Beauty in Art: Wet-on-Wet Watercolor Painting

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Wet on Wet Watercolor painting is how students and teachers get those beautiful, ethereal paintings that you see pretty much any time you Google Waldorf Education.  They are SO beautiful, and my kids are SUCH perfectionists, that I was honestly intimidated to start this with them.  They’ve seen gorgeous wet-on-wet watercolors, and I didn’t want them to get discouraged.  I shouldn’t have worried so much.  At. all.

 

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First, you need the proper supplies.  We got a set from the Little Acorn Learning Etsy Shop that included a jar holder, 3 glass paint jars with lids, and a board to place your paper on.  I really like this set, it’s $35 on Etsy, and I think it’s just lovely.  I really encourage each person to have their own set, including paint jars.  That way, when someone-who-is-6-years-old-and-shall-not-be-named accidently makes green out of his yellow, it doesn’t ruin everyone else’s paint.  You will also need bigger jars to mix your paint in, and paint concentrate.  This is NOT the same as the dry palate type watercolors that you find at many stores.  You can find concentrate at art supply stores, but I ordered Stockmyer paint from Meadowsweet Naturals.  It is the most commonly recommended brand by other Waldorf families, and we liked it.  You have to dilute the paint with water, so do this in your big jar, then pour into the little jars.  If you have paint left over, it can be stored in the fridge until next time.  You’ll also need Watercolor paper, of course, and a sponge.  Don’t try this on regular printer-type paper.  You won’t get as lovely a result.

 

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The first thing you need to do is soak your paper for about 15 minutes.  Many people use a big plastic tote or box to do this, I used our sink.  After it’s soaked, lay it on your board, and wipe the sponge across it, to remove the excess water.  I found the paper that we got was a bit big for our boards, so I’m going to look for a smaller size next time.  (Yep, we went through a whole bunch of paper, we already need more.)

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Next, have at it!  We only used the 3 primary colors, yellow, red, and blue.  This way, kids get a great chance to work on blending, mixing colors, and exploring.  MAKE SURE that you have cups of water for them to wash off their brushes with!!!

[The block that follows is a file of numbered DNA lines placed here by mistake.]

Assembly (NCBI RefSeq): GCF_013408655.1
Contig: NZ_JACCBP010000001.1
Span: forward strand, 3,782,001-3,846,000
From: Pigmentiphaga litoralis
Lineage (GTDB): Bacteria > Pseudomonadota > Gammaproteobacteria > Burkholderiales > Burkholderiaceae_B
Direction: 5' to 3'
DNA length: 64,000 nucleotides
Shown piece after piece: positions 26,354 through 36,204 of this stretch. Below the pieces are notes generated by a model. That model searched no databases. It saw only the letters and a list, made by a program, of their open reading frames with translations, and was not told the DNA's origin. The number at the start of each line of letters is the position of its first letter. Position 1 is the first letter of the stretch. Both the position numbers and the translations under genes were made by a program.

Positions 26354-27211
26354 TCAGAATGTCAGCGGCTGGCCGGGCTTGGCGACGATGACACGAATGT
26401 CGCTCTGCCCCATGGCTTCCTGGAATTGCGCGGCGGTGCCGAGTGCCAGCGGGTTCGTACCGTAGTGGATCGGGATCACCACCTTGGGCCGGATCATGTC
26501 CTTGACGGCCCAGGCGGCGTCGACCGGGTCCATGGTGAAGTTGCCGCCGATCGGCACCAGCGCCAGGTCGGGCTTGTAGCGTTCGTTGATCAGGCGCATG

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We ended up with some absolutely beautiful work.  I was pleasantly surprised at how easy it was for the kids to make something really amazing their very first time.  This built up their confidence, which was a bit lacking after having trouble grasping block crayon drawing, and made Mama really excited.

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We’re going to string a line up in our dining room to put up our beautiful creations.  They deserve to be hung up!

A dear friend recommended that I read Between Form and Freedom {{aff link}} to help me understand my 12 year old better as she journeys through adolescence.  In the book, they talk about how much art can help teens work through some of the new experiences they’re having.  When I pulled out the watercolors, our chaotic day slowed WAY down.  There was peace, happiness, and everyone was getting along.  This peace carried through to the rest of the day.  I’d like to add more art like this into our day.  It’s hard for me to explain the atmosphere that changed in our home while we were painting, but it definitely was a spiritual blessing.  I really think it was good for Kaitlyn, letting her connect with that part of her that is still in a child’s dream-like state, while she’s been working so hard at being so “grown up.”

I’m going to leave you now with some of our work.  The color circle and purple crocus are mine, the rest belong to the kids.  :)

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If you’re interested in Wet-on-Wet Watercoloring, here are some great resources for you {{{aff links included}}}:

Waldorf Essentials has a great wet-on-wet watercolor tutorial as part of their Thinking, Feeling, Willing program

Syrendell’s Wet on Wet Watercolor Lesson ~ Video and eBook






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